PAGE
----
A roughly $1 trillion bipartisan infrastructure deal is expected to be on the way.
But hold your applause, because the bill has a long way to go before it reaches President Biden's desk. And American infrastructure is up against one very significant hurdle. It's more expensive to build here than almost any other country in the world. And costs keep going up. The same mile of highway that cost $8 million to build in the 1960s rose to $30 million by the 1990s. Why?
"The headline is, we’re not sure," Yale professor Zachary Liscow says. "We’ve gotten richer, and richer people demand more expensive things."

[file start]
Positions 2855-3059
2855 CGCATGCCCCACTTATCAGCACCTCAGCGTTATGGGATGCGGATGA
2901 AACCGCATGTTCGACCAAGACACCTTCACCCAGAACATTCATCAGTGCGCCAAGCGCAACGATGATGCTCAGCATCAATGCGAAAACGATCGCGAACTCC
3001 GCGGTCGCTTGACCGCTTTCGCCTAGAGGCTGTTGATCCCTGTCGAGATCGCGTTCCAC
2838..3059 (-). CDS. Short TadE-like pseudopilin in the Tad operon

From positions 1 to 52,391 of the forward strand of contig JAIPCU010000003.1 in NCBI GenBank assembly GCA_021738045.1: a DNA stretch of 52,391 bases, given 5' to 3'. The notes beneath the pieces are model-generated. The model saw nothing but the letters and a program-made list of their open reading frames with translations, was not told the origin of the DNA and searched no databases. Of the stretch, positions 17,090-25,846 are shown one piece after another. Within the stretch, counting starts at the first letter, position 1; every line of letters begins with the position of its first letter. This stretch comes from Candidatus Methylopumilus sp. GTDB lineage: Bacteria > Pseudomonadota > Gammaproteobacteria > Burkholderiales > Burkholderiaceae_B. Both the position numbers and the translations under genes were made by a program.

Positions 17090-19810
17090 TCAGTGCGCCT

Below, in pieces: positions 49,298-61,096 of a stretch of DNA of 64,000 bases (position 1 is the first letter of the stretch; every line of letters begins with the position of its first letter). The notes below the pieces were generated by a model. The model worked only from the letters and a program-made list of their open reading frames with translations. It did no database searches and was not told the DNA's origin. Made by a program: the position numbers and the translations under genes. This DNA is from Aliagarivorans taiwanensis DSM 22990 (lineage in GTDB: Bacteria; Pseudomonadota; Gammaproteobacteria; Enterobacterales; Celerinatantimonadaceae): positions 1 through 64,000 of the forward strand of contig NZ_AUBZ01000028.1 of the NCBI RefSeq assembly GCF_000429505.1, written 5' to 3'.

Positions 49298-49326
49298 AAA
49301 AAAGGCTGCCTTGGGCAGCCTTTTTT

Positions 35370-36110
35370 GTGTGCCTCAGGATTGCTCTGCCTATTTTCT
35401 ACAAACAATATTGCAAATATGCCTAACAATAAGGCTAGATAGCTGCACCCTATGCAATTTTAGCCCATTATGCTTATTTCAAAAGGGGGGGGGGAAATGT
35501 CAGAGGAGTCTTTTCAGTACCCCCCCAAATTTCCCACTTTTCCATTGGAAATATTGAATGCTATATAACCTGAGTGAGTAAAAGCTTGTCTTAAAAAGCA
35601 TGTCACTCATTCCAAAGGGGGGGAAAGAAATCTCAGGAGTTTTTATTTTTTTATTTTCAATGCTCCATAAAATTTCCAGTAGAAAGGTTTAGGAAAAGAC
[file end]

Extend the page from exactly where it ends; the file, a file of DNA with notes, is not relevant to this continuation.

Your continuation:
"There’s a lot of micromanagement," transit researcher Alon Levy says. "The U.S. perceives itself as the center of the universe."
Today, On Point: The nation's infrastructure and bringing down the cost of construction.
Zachary Liscow, Associate Professor of Law at Yale Law School. Co-author of the paper "Can America Reduce Highway Spending? Evidence from the States?" (@ZLiscow)
This program aired on August 2, 2021.